1898: Freedom’s Children

1898: Freedom’s Children by James Arnold

Paperback : 164 pages
Publisher : Independently published (March 12, 2019)
ISBN-10 : 1090289928
ISBN-13 : 978-1090289926
Product Dimensions : 6 x 0.42 x 9 inches
$6.95 plus postage


1898: Freedom’s Children is both a stand-alone novel and the sequel to Arnold’s Civil War novel, The Cost of Freedom. The Civil War’s violence unites Amanda and Armistead, who had once taken opposite sides. They leave their beloved Virginia to begin a new life together on a hardscrabble Texas ranch. Here they raise two children, whose divergent lives become this book’s central theme.

Morgan Carter goes to New York City to seek employment. She works for Joseph Pulitzer’s New York World as that paper competes to become the voice for a new, mass audience composed of recently arrived immigrants. Confronting the era’s blatant sexism, Morgan struggles to escape the journalistic confines of the Lady’s Page. She begins to make a name for herself because of her ability to see and describe the city as it is, whether the world of the rich or the lives of the immigrants packed into their East Side tenements. When war breaks out in 1898, she finds her voice and becomes closely connected to the Anti-Imperialist League. In this capacity, Morgan mingles with the League’s leaders who include Robber Barons, famous authors, and celebrated social activists. Having learned from her parents the terrible costs of war, Morgan becomes an ardent opponent of the American war in the Philippines. Her work leads to a chance encounter with the man who will become her husband.

Morgan’s younger brother, Randolph Carter, absorbs very different lessons from his youthful experiences. Rand is among “The Boys of ’98”, namely, young men who volunteer for the military when the Spanish American War begins. He joins the army and is sent to the Philippines. Rand enters an exotic, foreign land where the U.S. Army is fighting a brutal battle against Filipino insurgents. The insurgents are patriots trying to liberate their country from colonial rule. Their leaders recognize that their best chance for victory is through the efforts of the Anti-Imperialist League. Rand and his comrades are American patriots trying to emulate the military service displayed by their parents’ generation during the Civil War. They are all too aware that the work of the Anti-Imperialist League undermines their efforts while putting their own lives at increased risk.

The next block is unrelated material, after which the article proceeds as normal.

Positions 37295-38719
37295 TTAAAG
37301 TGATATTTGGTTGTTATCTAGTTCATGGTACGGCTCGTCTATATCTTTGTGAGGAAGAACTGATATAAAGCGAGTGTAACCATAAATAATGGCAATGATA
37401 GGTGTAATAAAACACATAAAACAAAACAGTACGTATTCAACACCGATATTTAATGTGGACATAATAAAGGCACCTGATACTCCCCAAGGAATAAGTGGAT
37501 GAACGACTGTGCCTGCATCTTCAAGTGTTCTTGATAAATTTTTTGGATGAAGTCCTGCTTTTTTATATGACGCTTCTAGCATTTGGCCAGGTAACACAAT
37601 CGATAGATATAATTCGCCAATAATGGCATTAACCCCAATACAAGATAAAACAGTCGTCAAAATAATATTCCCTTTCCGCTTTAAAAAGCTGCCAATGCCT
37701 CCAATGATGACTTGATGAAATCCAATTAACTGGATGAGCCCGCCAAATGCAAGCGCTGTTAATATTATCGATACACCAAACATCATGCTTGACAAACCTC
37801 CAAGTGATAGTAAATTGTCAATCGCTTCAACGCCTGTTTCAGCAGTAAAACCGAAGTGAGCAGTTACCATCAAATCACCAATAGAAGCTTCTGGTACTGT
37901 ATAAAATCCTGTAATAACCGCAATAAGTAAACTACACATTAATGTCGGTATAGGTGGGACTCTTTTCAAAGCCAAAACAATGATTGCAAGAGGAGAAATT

History records that in 1898, American leaders thrust the nation into a new role filled with ethical challenges. Like their country, Morgan and Rand must navigate their way in a world with few obvious signposts. Choices are seldom black or white, but are instead a blur of old traditions and new realizations.

Two strong threads connect Morgan’s and Rand’s stories: the bonds of family; and the legacy of Abner Means, the secret service puppet-master whose reach continues to extend into the highest levels of American government.

1898 is a story about two independent siblings who find themselves on opposite sides in an environment that is experiencing rapid, disorienting change; change so drastic that it threatens to unmoor the old truths of love and loyalty to family and country.